Next Big Push From California: No Bilingual Ed

In new test of immigrant rights, a 1998 vote would nix classes in native tongues

California - home to half the nation's immigrants - has begun what promises to be another soul-searching debate over what constitutes just treatment of America's minorities and its newest residents.

In 1994, Prop. 187 denied education and medical attention to illegal aliens, and last year's Prop. 209 took aim at affirmative action. The target this time: bilingual education in a state with half of all children in the US considered not proficient in English.

"After 25 years of trying, California has proved that bilingual education doesn't work," says Ron Unz, a multimillionaire software entrepreneur in Palo Alto who is underwriting the measure for next year's ballot. Citing a 95 percent failure rate in the state's current program, and polls showing a great majority of minorities prefer English immersion, Mr. Unz is readying his initiative (entitled "English for the Children") for next year's ballot.

The measure would virtually abolish bilingual instruction for 1.3 million public school students who are considered "limited English proficient." Currently these students are put in classrooms where at least part of the teaching happens in their native tongue. The new plan would mandate that all California public-school children be taught in English, and that parents who still want bilingual classes sign a special request.

"We hope this sounds the death knell for bilingual programs in other states as well," adds Unz, who got a third of the vote against Gov. Pete Wilson before losing the 1996 GOP primary.

After meeting with Latino parents who were protesting bilingual policies that kept their children in Spanish-language classes, Unz noticed that nearly a dozen bilingual reform measures had stalled in the state legislature. He decided a citizen initiative was the only way to break the logjam.

He argues that bilingual classes cost too much and that children come out of them not knowing English and therefore not being able to function in society.

The issue is heating up nationwide. Because of tight education budgets, and because reformers elsewhere have taken aim at bilingual programs, California's plan is likely to attract great attention.

In Massachusetts, lawmakers are considering a plan that would screen applicants, limit participation to three years, and set stricter standards for bilingual teachers. Michigan and New Jersey in 1995 adopted measures easing some mandates.

California's laws requiring bilingual education expired 10 years ago, and there have been many pushes to replace the programs with English-immersion classes. But because of political inertia, say Unz and others, and self-interest of school systems and bilingual educators, they will continue unless citizens act.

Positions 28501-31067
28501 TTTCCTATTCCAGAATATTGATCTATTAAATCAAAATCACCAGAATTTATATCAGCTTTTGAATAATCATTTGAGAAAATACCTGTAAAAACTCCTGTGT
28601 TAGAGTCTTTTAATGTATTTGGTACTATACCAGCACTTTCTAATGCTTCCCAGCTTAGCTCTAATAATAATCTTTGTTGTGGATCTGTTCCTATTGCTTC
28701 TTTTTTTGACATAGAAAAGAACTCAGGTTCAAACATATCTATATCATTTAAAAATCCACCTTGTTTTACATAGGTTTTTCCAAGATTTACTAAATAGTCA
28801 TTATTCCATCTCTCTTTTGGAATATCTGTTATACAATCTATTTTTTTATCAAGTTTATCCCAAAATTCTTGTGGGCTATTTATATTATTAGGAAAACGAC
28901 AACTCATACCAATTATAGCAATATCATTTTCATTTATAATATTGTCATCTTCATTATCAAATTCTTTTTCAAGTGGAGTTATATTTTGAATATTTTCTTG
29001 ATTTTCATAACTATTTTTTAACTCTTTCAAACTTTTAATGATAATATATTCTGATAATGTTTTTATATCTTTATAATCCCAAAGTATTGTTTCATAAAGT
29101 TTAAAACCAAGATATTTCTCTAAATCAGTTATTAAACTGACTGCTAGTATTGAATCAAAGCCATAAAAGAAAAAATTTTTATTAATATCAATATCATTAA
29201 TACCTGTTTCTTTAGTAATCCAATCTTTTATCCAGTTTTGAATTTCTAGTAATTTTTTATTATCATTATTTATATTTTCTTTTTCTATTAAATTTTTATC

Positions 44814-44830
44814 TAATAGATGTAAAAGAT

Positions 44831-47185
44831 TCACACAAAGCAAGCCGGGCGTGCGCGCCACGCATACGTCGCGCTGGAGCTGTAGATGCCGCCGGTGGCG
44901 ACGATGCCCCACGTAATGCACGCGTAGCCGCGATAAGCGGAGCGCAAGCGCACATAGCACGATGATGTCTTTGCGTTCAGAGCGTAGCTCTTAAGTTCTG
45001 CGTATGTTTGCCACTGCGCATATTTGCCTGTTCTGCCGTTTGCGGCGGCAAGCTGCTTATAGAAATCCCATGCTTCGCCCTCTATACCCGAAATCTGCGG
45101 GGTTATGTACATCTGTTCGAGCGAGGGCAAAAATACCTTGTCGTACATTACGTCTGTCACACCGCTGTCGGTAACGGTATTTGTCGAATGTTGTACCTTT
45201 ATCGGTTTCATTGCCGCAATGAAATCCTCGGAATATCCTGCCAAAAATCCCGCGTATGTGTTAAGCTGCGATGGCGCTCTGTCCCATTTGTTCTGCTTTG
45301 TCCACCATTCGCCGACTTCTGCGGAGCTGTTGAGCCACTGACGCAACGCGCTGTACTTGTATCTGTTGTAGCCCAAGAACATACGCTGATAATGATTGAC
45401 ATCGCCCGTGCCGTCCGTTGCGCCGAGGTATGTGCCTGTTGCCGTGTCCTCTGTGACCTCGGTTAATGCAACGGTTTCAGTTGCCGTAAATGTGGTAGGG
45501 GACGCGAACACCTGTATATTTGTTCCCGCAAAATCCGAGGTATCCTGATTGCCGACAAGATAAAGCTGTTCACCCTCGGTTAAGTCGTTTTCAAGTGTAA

"Bilingual education in America is a cash cow for the schools that have these programs," says Mauro Mujica, director of US English, a Washington, D.C.-based advocacy group. Saying California spends $4 billion annually - and the US spends $12 billion - on bilingual education, he adds that any state trying to nix the classes will "have a horrendous fight on its hands."

But defenders of the beleaguered system say the changes would harm minority students.

Immigrants aren't likely to sign up for bilingual classes, even though they would still be available in limited form, argues Silvina Rubinstein, executive director of the California Association of Bilingual Educators. They will feel a "cultural reticence" to argue for bilingual classes, she says.

And without bilingual classes, critics worry some students will fall behind in subjects taught in English - such as math and social science. Harry Pachon, director of the Tomas Rivera Policy Center in Claremont, Calif., fears a return to failed policies of immersion in which immigrants are placed in English-only classes and asked to "sink or swim."

Opponents concede the initiative will get the 433,269 signatures it needs to qualify for the ballot. Many acknowledge it will be tough to defeat.

But they still argue that the campaign on the issue will be ripe for rhetoric and confusion - and that, based on court challenges to both Props. 187 and 209, perhaps the issue is best left out of the citizen-initiative process.

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